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Finally have an engine in pieces


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#1 Mike Goldthorpe

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Posted 23 September 2014 - 02:47 AM

Pictures to follow but for now, rest assured I have an engine in bits.  Used the BMW Ed Korn many in one tool to remove the rear bearing carrier and the bearing.  Whole object was to replace Soviet bearings and check the slingers - number 8 wire poking resulted in a fair amount of crud coming out.
Things to do now is check the crank and remove the slingers.  It seems replacement slingers don't come with holes to screw them back on....annoyingly.
Another thing that I find interesting is the front bearing carrier.  The hole that feeds the tube that lubes the bottom gear is tiny on an M66 but looking at pictures of flathead engines, the same hole is large.  Any reason for that?
I admit pictures speak louder than typing - I'll get them up tomorrow.

#2 Mike Goldthorpe

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Posted 23 September 2014 - 06:31 PM

Finally worked it out :-)
First of - the front bearing carrier.  Look at that small hole.
Front bearing carrier - note small hole to feed the timing gear oiling tube
Now compare it to the sidevalve version http://advrider.com/...10&postcount=49 - MotoJ has the same if you look in his rebuild thread.  Why the difference?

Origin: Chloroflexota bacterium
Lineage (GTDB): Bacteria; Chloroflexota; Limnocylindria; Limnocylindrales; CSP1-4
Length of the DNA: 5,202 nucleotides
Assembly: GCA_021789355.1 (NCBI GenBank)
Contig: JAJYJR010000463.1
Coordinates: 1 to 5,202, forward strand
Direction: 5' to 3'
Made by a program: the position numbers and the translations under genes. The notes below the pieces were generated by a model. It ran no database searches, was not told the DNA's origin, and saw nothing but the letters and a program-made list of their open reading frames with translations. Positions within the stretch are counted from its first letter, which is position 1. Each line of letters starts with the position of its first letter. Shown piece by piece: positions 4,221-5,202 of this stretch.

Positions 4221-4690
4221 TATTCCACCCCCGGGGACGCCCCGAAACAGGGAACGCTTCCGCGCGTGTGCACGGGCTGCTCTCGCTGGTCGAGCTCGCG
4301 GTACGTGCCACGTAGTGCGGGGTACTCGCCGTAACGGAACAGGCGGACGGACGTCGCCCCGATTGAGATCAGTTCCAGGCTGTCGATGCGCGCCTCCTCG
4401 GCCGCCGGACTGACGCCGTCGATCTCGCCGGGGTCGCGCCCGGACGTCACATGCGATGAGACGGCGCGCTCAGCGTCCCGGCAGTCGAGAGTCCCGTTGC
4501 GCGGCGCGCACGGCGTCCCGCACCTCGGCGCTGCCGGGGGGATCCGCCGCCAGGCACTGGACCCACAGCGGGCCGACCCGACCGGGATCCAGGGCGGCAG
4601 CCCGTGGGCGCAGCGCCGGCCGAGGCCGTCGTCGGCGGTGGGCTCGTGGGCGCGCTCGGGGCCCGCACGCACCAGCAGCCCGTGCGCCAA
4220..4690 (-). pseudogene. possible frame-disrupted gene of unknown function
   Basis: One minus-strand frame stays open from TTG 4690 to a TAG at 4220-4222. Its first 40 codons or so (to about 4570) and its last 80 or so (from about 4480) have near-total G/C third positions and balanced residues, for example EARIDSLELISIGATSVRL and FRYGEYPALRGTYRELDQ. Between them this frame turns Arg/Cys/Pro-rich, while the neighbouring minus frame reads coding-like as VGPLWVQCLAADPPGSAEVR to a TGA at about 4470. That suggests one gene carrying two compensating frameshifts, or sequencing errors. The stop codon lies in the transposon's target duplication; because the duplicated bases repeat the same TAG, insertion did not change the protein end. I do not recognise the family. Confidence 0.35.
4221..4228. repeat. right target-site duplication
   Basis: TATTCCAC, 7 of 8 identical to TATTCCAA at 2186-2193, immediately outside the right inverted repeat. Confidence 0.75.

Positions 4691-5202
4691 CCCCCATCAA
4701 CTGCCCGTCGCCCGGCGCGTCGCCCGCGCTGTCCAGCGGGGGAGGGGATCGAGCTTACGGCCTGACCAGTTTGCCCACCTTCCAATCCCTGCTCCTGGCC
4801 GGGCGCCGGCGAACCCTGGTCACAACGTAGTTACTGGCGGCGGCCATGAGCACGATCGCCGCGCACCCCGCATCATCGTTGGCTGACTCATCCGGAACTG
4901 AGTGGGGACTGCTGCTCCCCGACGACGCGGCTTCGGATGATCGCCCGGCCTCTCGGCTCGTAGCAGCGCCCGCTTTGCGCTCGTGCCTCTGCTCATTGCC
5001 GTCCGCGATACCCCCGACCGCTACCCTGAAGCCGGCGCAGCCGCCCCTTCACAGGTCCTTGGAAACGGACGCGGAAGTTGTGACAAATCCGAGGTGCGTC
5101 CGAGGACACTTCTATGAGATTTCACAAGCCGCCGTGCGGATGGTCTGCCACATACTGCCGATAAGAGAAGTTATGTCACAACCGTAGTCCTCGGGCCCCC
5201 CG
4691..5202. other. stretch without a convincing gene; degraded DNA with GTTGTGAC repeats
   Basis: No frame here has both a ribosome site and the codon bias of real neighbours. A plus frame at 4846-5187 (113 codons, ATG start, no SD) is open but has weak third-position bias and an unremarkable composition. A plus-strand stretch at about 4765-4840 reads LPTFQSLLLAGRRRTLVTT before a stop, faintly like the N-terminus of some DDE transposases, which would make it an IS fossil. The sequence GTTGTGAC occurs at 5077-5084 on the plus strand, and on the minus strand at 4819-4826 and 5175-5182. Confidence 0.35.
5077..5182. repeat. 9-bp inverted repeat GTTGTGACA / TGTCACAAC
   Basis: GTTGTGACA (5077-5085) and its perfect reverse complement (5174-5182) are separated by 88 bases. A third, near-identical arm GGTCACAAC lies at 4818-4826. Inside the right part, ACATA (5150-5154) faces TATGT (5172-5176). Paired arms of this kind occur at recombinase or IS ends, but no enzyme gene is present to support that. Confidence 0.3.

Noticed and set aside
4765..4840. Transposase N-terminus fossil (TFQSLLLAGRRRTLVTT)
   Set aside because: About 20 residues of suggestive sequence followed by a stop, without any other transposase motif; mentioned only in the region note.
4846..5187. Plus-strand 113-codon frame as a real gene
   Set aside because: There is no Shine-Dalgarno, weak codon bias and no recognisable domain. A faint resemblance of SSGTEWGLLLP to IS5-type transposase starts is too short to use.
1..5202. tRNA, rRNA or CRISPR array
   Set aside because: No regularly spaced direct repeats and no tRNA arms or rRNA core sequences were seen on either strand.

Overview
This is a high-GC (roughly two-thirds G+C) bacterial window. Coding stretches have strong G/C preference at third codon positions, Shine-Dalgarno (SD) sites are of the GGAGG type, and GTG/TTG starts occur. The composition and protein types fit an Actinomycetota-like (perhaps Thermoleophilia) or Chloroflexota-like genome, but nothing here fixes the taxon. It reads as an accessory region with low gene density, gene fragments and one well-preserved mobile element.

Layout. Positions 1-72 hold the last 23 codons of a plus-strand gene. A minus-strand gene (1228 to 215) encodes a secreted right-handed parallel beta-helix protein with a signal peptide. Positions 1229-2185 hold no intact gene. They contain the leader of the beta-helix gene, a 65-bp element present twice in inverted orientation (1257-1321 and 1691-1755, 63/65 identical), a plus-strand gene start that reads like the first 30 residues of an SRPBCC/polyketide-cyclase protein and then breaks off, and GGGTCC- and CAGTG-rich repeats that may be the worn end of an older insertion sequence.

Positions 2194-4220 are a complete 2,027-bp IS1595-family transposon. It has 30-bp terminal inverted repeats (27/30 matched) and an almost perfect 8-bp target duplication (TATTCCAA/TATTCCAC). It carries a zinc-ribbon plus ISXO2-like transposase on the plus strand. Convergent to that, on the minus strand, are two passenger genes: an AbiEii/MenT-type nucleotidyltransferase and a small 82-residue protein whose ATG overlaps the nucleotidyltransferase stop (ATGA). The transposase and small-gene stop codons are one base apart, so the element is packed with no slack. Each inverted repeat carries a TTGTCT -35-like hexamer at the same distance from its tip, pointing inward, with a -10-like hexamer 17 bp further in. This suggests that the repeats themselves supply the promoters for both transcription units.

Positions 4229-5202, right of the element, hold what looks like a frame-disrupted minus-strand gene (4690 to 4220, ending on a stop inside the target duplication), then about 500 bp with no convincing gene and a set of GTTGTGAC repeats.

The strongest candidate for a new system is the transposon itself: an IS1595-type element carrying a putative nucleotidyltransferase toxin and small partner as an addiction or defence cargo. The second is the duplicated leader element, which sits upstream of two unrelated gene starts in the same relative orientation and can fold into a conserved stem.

Back of the small hole....note there is a hint that this small hole used to be a bit larger
I hope this picture shows the other side with the 'shadow' of what I assume is the old hole.

The reason the egine was stripped was to check the slingers and change the bearings.  #8 wire was used to scrape along inside the slingers to see what I could find...


Slinger contents
I might just take them off and bring them to work - a spell in the sonicator with acetone might shift the residue after I get at them with the wire scraper and leave me with clean slingers to put back on.  I think the crank is fine - I'll get it professionally checked out (by the bloke rebuilding my Citroen engine...).

#3 luca.stere

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Posted 24 September 2014 - 12:32 AM

View PostMike Goldthorpe, on 23 September 2014 - 06:31 PM, said:

  #8 wire was used to scrape along inside the slingers to see what I could find...


The slingers must be cleaned very well, it is very important. Even when you think you cleaned enough you will have to check carefully the slingers. If some dirt remains after the cleaning that piece of dirt will detach from the slingers and it could cover the lubrication holes from the bolt cranck. Your slingers are ok, watch what I have found on a very dirty engine:

https://www.youtube....h?v=PuZtn98_0YE

That hole from the front bearing carrier is ok, a small hole will maintain a good presure for the lubrication crank. Maybe the hole from MotoJ front carrier was modified, who knows...

#4 Mike Goldthorpe

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Posted 24 September 2014 - 01:05 AM

Hi Luca - that's a slingerfull of gunk there!  Luckily I happened to be checking through the seller's websites and saw http://moto-boxer.co...roducts_id=2386 so I might just get them.  I need a new flywheel bolt as I want to sacrifice one to clear up the crankshaft threads (the engine reconditioner doing my Citroen engine cuts grooves in the bolt, hardens it and uses it as a tap).
I'm not changing the hole sizes of the carrier - I assume the IMZ engineers had a reason :-). Just seemed interesting....and you can see the shadow of the original big hole.